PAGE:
A root growth stimulator is a great option when you’ve had to cut your plants.

It is an artificial hormone that stimulates the development of new roots.

Usually the booster is placed directly on the root, however, if you’ve have just planted your Monstera then you can mix it with water and then pour it on top of the soil instead. (Check out the Amazon price below)

Cinnamon is a great natural remedy that many people swear by.

Apart from its antifungal qualities It’s a great option to treat Monsteras that have cut off their roots.

The most straightforward method is to soak one teaspoon of cinnamon powder in one gallon of boiling water to create a tea.

After cooling the mixture, strain it before pouring it back into the container to get the root system soaked.

If Roots Are Removed, Remove Top Growth

Although it may seem counterintuitive It’s a good idea to cut off the top of the plant if you’ve had to remove the roots.

To ensure the beauty of the Monstera’s leaves, the damaged roots aren’t giving the support they need.

The cutting off of the most recent growth is an excellent method to ease the stress over the roots and allow the root system time to recover.

The beautiful growth doesn’t have to be wasted. This kind of trim is perfect for propagation since almost all Monstera cuttings grow vigorously.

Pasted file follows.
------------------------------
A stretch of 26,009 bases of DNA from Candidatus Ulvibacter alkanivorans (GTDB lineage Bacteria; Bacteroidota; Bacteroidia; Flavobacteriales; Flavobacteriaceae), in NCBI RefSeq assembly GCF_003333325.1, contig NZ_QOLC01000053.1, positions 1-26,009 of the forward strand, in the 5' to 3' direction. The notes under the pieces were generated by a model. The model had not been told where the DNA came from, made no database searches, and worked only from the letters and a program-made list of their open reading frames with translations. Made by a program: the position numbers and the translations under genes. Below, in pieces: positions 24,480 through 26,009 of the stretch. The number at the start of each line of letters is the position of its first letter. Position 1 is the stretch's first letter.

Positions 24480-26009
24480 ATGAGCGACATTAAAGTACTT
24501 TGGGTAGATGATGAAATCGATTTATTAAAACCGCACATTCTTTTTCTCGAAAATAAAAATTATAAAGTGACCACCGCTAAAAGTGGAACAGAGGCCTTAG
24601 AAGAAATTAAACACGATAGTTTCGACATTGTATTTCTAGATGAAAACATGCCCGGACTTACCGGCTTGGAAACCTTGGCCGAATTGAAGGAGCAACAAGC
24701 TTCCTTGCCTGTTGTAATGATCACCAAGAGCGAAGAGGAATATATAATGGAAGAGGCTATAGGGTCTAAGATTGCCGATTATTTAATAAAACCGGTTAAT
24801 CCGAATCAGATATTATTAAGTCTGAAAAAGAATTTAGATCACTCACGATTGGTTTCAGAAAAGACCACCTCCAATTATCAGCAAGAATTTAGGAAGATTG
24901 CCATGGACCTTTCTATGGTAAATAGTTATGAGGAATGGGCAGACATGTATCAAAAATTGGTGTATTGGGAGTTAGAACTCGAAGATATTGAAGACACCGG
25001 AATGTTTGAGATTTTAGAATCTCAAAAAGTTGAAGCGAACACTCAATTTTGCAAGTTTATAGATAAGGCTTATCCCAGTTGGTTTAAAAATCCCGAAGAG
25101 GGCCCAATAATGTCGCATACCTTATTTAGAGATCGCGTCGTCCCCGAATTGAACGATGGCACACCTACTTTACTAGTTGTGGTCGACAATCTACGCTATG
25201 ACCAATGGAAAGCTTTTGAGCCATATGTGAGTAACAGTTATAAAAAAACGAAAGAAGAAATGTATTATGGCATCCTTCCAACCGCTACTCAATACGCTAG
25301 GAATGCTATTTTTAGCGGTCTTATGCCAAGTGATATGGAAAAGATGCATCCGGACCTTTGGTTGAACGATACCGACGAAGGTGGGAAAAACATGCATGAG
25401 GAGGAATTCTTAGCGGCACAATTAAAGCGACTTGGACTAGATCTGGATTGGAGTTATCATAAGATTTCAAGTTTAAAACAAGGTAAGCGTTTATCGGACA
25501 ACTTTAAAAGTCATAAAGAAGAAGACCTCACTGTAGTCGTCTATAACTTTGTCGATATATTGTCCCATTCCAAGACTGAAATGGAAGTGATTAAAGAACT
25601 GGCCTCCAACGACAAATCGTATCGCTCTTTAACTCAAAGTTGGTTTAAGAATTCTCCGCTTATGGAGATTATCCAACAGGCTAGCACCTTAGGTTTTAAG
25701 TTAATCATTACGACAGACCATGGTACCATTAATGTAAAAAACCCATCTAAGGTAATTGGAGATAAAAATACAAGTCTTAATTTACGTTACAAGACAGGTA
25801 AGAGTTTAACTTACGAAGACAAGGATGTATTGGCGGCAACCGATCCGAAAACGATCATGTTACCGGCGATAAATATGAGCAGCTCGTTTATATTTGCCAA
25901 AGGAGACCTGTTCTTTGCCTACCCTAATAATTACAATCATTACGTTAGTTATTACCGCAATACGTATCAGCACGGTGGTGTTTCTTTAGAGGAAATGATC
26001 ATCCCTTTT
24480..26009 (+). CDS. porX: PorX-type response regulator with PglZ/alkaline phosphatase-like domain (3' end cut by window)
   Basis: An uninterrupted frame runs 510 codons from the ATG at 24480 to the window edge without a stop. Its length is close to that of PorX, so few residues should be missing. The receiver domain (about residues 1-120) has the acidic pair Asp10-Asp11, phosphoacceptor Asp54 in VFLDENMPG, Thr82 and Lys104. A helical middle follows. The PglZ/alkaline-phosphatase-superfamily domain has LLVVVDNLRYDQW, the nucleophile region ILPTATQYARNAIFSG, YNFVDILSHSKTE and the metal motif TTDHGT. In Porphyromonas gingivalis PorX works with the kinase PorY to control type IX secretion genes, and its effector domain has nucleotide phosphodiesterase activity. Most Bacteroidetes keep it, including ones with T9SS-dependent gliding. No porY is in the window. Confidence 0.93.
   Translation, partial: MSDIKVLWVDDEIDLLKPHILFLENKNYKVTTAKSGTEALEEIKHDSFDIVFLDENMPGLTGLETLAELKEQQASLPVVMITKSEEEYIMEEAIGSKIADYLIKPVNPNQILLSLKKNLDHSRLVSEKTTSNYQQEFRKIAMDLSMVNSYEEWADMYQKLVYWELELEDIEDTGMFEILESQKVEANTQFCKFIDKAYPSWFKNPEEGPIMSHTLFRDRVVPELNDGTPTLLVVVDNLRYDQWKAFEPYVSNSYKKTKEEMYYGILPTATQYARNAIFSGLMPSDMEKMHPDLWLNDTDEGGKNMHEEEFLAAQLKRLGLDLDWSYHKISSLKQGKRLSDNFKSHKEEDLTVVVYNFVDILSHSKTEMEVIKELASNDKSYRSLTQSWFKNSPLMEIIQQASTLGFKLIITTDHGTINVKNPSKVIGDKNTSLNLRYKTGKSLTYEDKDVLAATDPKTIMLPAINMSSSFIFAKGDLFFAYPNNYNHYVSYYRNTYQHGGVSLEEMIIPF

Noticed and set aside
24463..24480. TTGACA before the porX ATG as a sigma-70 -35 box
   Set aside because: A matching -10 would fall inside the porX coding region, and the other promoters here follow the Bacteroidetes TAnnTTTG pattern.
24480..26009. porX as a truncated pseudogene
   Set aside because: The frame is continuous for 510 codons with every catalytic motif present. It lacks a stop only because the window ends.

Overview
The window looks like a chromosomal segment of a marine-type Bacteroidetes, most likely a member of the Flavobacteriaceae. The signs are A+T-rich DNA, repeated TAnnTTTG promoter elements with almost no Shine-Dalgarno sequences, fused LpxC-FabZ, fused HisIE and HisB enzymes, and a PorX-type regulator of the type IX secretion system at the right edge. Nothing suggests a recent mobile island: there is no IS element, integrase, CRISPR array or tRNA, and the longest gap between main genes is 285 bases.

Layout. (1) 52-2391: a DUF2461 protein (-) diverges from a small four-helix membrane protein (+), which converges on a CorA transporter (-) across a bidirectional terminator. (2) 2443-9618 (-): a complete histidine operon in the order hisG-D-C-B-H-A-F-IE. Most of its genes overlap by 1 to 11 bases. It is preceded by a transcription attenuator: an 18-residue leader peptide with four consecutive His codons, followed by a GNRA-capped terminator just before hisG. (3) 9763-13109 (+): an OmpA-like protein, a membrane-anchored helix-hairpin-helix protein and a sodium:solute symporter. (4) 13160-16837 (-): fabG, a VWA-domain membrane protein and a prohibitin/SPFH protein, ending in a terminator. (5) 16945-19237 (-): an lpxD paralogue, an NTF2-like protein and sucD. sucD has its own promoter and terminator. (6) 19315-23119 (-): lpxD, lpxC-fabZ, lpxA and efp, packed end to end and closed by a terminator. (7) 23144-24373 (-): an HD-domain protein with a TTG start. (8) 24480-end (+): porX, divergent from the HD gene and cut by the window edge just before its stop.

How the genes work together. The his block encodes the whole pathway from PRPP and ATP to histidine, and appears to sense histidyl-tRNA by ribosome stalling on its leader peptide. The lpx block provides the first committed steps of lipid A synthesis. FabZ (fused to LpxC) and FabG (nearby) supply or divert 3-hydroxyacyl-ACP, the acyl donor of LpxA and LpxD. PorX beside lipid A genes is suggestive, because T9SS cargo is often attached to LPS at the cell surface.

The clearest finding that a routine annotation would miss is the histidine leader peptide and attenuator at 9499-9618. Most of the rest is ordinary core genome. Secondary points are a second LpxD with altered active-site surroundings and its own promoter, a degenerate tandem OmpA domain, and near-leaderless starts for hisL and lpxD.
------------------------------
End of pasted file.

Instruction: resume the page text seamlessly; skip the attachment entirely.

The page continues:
Put the leaves in a tiny amount of water in a bright space, and you’ll have an entire new plant within a matter of minutes.

Water Thoroughly Immediately After Repotting

Dehydration of the roots is a cause and droopy leaves in Monstera.

It’s simple to prevent this by providing the Monstera ample water once it’s at its new residence.

This will supply plants with sufficient water in order to offset the effects of the repotting process.

Additionally, it can help stabilize the growing medium’s loose components.

After everything is set You may require some more from the middle.

When the Monstera is placed on stakes or climbing on a moss pole, the medium should be securely placed to stop the support from moving.